The Duke and Duchess of Sussex confirmed that Princess Lilibet's christening took place in California on 3 March
The Duke and Duchess of Sussex confirmed that their daughter, Princess Lilibet, was christened at their family home in Montecito on 3 March.
No pictures have been released from the christening, with Harry and Meghan choosing to shield Lilibet and big brother, Prince Archie, three, away from the public eye.
The Sussex siblings did make a number of adorable cameos in Prince Harry and Meghan's Netflix docuseries, which aired in December.
WATCH: Archie and Lilibet's cutest moments
Harry and Meghan have not released any further details about their daughter's special day, but Lilibet is likely to have missed out on one royal christening tradition.
For more than a hundred years, royal babies have worn the Honiton and lace gown at their christenings. A replica of the original 1841 gown was made in 2004, and the likes of the Prince and Princess of Wales's children and Archie have all worn it.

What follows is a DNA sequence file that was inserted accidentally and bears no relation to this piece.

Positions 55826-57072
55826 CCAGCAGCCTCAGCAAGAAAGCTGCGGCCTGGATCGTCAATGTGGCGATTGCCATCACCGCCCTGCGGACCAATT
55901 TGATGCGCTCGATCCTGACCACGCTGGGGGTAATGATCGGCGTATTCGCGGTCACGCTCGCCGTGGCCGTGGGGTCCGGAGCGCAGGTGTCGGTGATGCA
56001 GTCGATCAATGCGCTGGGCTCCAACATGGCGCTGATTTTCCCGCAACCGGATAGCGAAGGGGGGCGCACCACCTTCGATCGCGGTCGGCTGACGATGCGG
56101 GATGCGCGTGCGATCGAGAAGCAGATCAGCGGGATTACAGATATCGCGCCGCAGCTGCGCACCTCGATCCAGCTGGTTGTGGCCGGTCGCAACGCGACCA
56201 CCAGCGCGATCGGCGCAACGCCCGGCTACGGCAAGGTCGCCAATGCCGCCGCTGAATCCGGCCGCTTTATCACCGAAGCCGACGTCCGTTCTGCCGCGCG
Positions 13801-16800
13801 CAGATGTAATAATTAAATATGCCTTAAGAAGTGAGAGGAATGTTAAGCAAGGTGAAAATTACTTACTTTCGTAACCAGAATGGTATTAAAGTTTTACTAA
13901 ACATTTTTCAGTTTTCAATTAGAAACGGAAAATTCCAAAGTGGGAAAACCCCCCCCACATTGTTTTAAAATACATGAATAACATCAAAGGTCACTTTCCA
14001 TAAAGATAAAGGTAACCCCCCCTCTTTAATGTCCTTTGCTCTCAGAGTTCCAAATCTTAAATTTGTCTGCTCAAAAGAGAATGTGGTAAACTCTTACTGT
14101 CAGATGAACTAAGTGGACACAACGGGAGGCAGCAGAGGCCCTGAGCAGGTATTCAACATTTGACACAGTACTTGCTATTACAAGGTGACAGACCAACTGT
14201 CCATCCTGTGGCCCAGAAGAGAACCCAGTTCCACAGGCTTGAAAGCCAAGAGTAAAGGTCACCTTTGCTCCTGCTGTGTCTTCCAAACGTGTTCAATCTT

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Archie wore the royal christening gown for his baptism in July 2019
The royal family has a tradition of christening their babies at a very young age, usually under six months old. William and Kate christened Prince George at three months old, Princess Charlotte at two months and Prince Louis at three months of age. Archie was also only three months old at his christening.
It's unlikely that the replica gown would have been flown over to the US for Lilibet to wear, and given her age, she's likely to have outgrown it.
Princess Lilibet pictured on her first birthday. Credit: Misan Harriman
From the images Harry and Meghan have shared of Lilibet with the public, it's likely that they chose for her to wear something of significance, with perhaps a nod to the royal christening gown.
Lilibet donned a sweet blue dress by Isabel Garreton for her first birthday last June, and while the business has now closed after 30 years, the company was founded in part to "support the advancement of underprivileged women" and help to break "the cycle of poverty".
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